Managed WordPress Hosting is a bit different — and a tad more expensive — than shared hosting. Managed WordPress hosting typically costs $15-25/month.
With managed WordPress hosting, your site lives on a server that’s configured to work with WordPress.
As a part of your plan, you will typically get automatic WordPress-specific security, automatic site backups, malware scanning, and other benefits without lifting a finger. The website host provides all of these features, as well as WordPress-specific technical support. They won’t help you build your site, but if you’re running into a common WordPress issue or plugin conflict, they will likely be able to troubleshoot it.
You’ll also typically enjoy faster site-loading times with managed WordPress hosting than with shared hosting.
The downsides of Managed WordPress Hosting
Still a very affordable option, there are only a few downsides to managed WordPress hosting:
- The host may limit certain WordPress plugins you can have for security reasons or because they duplicate functionality built into the hosting service.
- Because the host does automatic WordPress updates for you without a human checking your website, it’s possible your site could break during updates and no one will notice! Read more about updating your WordPress website.
VPS Website Hosting
A VPS, or Virtual Private Server, is a type of hosting that provides the customer with more control over their server. This style of hosting is one physical server, (which is sometimes divided into several smaller virtual servers). This type of hosting is ideal for those who want their websites to be faster and have fewer outages or security threats.
A VPS is more expensive than shared hosting, but it also offers more features and better security. VPS hosting services are generally priced by the resources you need (i.e. how many cores, how much RAM, bandwidth, etc.)
If you don’t know what all that means, you’re not alone. VPS is recommended for people who have a technical background, preferably in server management.
With a VPS, each virtual server acts as its own dedicated server environment. This benefits of VPS are:
- better security for your website,
- your own dedicated resources (e.g. storage, bandwidth, etc.) so your site loads faster;
- a dedicated IP address and some scalability
- and full control / customizability.
The downsides of VPS hosting
- More expensive than shared or managed hosting.
- You need a technical person familiar with server management to configure and manage the server.
- Hardware vulnerability is higher than cloud hosting because redundancy isn’t built in in the case of a server crash scenario.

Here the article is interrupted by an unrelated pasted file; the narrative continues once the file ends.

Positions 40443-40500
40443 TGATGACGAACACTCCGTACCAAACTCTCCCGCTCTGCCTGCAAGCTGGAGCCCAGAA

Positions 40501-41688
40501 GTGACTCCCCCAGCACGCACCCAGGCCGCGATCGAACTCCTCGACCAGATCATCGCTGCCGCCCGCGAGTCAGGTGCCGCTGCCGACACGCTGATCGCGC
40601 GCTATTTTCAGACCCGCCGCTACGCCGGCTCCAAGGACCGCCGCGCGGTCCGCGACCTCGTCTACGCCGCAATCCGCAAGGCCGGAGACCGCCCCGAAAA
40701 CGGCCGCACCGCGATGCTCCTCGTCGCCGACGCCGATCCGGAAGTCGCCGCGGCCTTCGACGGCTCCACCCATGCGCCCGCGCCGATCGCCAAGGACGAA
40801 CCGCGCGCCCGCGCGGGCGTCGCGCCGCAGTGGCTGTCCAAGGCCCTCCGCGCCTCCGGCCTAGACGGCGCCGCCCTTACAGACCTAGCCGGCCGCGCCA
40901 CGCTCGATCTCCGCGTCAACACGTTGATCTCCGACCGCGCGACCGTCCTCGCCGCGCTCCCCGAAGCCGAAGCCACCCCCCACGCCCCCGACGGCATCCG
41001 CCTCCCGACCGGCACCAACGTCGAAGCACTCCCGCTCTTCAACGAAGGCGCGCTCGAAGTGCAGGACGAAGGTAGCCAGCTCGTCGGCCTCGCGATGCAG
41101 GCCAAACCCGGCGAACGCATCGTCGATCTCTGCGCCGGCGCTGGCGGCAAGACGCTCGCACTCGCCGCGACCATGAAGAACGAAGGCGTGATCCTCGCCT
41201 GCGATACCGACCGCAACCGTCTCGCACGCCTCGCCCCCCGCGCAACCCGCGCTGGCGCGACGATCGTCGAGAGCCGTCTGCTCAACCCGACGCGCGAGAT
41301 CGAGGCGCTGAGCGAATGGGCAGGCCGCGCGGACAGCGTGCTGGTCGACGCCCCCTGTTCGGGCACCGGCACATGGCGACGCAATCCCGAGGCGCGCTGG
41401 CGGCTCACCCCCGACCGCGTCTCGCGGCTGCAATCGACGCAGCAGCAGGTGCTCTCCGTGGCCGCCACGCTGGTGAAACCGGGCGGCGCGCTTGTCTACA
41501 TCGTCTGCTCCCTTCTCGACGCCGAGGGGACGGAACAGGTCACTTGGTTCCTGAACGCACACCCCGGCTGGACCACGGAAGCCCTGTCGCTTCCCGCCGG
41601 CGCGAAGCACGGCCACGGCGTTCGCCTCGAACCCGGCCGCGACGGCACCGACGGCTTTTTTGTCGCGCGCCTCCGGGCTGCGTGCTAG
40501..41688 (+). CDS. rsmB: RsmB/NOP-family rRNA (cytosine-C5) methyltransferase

If you need a VPS because your website is quickly growing, you might first contact your existing website hosting provider to see what kind of deals they can give you on VPS and if they will automatically migrate the site for you. This could be the simplest way to get set up.
Otherwise, ask the tech person on your team who will be responsible for managing the servier which VPS provider they want to use.
Cloud hosting is generally thought to be the best website hosting solution available. With cloud hosting, your website gets dedicated resources on a vast network of computers called “the cloud.”
Cloud hosting typically offers more reliability than a VPS because it relies on a network of computers rather than a single server. Also, the cloud service provider owns, manages and monitors the cloud infrastructure, which reduces the technical burden on the website owner.
Websites hosted “on the cloud” are accessible anytime, anywhere. This means that hosting resources for each website are replicated on every cloud server in the cluster for optimal redundancy. For example, if one cloud server already has maximum traffic, it automatically routes the query for the specific site to the idle cloud server in the cluster.
The downsides of cloud hosting include:
- Cloud hosting is: more expensive option than shared or managed WordPress hosting.
- Reliance on the Internet can cause service outages.
- Vendor lock-in means you could get stuck with one provider. Easy switching between cloud services is a service that hasn’t yet completely evolved, and you may find it difficult to migrate their services from one cloud hosting vendor to another.
Some of the most popular cloud hosting providers are:
All these providers have various pricing plans and pros and cons. In the WordPress community, Cloudways and Digital Ocean tend to be the most popular. Incidentally, Digital Ocean announced that they are acquiring Cloudways in August 2022. They must be on to something!
The Best Website Hosting Choice for Startups
For most startups and small businesses, we recommend managed WordPress hosting. It is the right balance between affordable, yet secure and fast. And it’s dead simple to set up and manage. There are many popular managed WordPress providers.
We think the best website host for startups and small businesses is Flywheel. They offer:
- affordable managed WordPress hosting plans starting at $15/month
- the most responsive chat customer support we’ve seen
- good help articles and documentation
- a beautifully simple interface
- daily automatic backups and simple restores so you can edit your site and not worry about breaking it!
- extra caching for faster sites